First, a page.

PayPal Plans to Ban Unsafe Browsers

 
 
By Ryan Naraine  |  Posted 2008-04-17 Email Print this article Print
 
 
 
 
 
 
 

PayPal says allowing customers to make financial transactions on unsafe browsers "is equal to a car manufacturer allowing drivers to buy one of their vehicles without seat belts."

PayPal, one of the brands most spoofed in phishing attacks, is working on a plan to block its users from making transactions from Web browsers that don't provide anti-phishing protection.

The eBay-owned company, which runs a Web-based payment system that allows the transfer of funds between bank accounts and credit cards, said browsers that do not have support for blocking identity theft-related Web sites or for EV SSL (Extended Validation Secure Sockets Layer) certificates are considered "unsafe" for financial transactions.

"In our view, letting users view the PayPal site on one of these browsers is equal to a car manufacturer allowing drivers to buy one of their vehicles without seat belts," said PayPal Chief Information Security Officer Michael Barrett.

In a white paper that outlines a five-pronged action plan aimed at slowing the phishing epidemic, Barrett said there's a "significant set of [PayPal customers] who use very old and vulnerable browsers" and made it clear that any browser that falls into the "unsafe" category will be banned.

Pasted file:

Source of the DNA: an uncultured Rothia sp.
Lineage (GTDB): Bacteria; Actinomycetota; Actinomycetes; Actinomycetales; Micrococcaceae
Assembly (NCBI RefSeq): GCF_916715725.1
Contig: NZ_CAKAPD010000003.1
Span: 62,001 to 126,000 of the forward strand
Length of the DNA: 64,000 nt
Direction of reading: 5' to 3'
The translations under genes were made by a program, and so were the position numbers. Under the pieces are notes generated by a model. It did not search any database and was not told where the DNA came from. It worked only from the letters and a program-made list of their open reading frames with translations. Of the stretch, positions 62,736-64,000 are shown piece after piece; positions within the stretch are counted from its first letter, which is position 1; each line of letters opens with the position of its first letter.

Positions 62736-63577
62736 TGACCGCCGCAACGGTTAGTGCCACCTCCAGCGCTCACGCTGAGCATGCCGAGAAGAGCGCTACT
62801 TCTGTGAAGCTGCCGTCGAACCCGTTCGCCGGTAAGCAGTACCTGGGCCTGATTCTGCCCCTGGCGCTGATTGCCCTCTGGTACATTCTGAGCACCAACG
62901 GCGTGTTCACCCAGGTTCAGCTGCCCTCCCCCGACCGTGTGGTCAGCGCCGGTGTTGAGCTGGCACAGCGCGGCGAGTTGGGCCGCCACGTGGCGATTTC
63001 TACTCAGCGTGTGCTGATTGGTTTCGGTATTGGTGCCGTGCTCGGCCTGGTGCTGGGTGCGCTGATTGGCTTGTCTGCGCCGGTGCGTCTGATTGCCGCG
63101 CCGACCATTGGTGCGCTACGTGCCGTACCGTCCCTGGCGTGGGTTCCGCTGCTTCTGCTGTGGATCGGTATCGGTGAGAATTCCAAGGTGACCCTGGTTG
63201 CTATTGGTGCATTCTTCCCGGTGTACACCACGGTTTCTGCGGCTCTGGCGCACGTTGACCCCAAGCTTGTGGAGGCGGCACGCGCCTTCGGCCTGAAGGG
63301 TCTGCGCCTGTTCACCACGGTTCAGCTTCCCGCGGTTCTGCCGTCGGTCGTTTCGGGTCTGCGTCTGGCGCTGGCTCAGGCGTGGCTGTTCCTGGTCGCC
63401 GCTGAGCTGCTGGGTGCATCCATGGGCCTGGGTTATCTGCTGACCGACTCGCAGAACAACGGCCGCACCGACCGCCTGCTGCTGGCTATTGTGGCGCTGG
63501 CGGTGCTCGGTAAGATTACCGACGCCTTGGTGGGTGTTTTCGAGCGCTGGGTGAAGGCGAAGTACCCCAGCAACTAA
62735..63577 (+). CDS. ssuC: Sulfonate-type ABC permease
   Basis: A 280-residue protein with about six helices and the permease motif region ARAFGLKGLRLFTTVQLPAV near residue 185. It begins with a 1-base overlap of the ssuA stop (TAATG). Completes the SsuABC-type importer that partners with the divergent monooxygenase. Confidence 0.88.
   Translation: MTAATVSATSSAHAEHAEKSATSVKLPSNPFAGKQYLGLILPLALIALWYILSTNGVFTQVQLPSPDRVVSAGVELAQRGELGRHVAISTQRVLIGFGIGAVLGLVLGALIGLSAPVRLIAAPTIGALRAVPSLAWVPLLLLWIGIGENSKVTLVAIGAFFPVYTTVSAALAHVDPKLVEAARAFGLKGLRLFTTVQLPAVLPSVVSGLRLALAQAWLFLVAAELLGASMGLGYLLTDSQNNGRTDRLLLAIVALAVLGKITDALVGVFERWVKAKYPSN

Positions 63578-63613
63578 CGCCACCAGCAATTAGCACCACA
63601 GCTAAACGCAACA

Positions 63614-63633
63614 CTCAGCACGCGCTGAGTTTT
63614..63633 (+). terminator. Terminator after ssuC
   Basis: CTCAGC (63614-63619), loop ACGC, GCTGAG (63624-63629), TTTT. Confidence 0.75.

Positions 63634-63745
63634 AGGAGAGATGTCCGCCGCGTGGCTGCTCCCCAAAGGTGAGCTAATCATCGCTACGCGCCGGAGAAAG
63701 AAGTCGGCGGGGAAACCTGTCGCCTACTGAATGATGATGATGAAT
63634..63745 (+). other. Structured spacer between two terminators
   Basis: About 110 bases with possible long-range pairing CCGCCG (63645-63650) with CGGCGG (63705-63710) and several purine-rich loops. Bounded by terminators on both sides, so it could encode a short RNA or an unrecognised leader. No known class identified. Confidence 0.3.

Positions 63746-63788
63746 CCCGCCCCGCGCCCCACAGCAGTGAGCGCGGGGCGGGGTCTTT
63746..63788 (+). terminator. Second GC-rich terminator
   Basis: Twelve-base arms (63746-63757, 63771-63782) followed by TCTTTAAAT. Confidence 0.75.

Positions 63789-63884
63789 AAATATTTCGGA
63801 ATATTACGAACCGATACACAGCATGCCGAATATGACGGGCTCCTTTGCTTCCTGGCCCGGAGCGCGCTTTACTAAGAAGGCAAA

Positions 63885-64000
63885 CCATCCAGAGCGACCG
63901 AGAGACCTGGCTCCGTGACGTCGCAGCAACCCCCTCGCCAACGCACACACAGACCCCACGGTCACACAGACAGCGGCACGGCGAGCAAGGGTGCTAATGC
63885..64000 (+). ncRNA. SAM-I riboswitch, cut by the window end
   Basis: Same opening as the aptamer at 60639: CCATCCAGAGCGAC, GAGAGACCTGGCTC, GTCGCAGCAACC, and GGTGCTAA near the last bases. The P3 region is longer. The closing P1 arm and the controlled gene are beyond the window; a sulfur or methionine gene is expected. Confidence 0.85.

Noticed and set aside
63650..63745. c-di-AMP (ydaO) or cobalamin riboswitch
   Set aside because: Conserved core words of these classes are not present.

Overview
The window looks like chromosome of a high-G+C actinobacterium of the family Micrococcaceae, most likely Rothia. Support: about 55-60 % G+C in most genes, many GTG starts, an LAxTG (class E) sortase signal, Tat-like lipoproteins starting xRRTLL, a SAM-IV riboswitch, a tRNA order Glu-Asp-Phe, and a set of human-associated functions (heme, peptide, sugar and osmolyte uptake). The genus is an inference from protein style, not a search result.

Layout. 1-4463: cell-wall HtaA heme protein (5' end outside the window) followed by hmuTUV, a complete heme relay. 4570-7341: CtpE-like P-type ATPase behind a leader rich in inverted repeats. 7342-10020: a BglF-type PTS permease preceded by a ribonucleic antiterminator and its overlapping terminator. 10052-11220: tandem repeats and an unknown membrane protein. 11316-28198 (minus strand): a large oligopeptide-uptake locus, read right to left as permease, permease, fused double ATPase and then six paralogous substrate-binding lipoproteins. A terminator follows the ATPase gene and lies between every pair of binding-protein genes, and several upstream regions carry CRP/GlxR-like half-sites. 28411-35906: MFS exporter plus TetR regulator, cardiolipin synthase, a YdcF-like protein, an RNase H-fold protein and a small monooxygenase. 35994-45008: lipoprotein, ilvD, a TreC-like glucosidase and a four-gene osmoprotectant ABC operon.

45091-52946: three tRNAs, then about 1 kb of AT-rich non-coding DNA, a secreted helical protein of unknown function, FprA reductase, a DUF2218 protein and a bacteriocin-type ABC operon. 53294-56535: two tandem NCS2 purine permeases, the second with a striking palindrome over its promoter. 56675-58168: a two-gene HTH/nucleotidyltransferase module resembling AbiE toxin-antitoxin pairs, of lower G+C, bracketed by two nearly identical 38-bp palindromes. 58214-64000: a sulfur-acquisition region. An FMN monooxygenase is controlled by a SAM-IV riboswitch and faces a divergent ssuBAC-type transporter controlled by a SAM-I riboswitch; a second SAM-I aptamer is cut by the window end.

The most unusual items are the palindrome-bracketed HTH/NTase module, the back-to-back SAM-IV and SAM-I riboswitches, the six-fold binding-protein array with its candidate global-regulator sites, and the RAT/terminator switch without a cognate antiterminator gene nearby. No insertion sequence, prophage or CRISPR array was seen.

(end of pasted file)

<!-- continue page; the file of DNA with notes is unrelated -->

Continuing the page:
"At PayPal, we are in the process of reimplementing controls which will first warn our customers when logging in to PayPal of those browsers that we consider unsafe. Later, we plan on blocking customers from accessing the site from the most unsafe-usually the oldest-browsers," he declared.

Who are the most influential people in security? Find out here.

Barrett only mentioned old, out-of-support versions of Microsoft's Internet Explorer among this group of "unsafe browsers," but it's clear his warning extends to Apple's Safari browser, which offers no anti-phishing protection and does not support the use of EV SSL certificates.

The EV SSL certificates are meant to provide trust to Web-based transactions. For example, if you use Microsoft's IE 7 to visit a Web site secured with an EV SSL certificate, the URL address bar is displayed in green and offers the ability for the user to toggle between the organization name listed in the certificate and the issuing Certificate Authority.

Firefox and Opera have announced their intention to support EV SSL in upcoming releases. 

Apple's Safari browser, which is being aggressively pushed to Windows users, could conceivably be banned from accessing PayPal.com under the plan outlined by Barrett.

EV Certificates Unproven, but Best Solution Yet

The jury is still out on the value of EV SSL certificates as a meaningful security utility but, in Barrett's mind, the green URL bar offers a visual cue that "makes it much easier for users to determine whether or not they're on the site that they thought they were visiting."

He said PayPal was one of the first companies to adopt EV certificates. "More or less all of the pages on our site are SSL encrypted, and they all use EV certificates. And after nine months of usage, [our] data suggests that there is a statistically significant change in user behavior. For example, we're seeing noticeably lower abandonment rates on sign-up flows for IE 7 users versus other browsers. We believe that this correlates closely to the user interface changes triggered by our use of EV certificates," Barrett added.

PayPal is also recommending the use of blacklists and anti-fraud warning pages as effective technologies to help protect consumers from identity theft fraud.  Microsoft and Mozilla have invested heavily in anti-malware blockers and anti-phishing technology.



 
 
 
 
 
 
 
 
 
 
 

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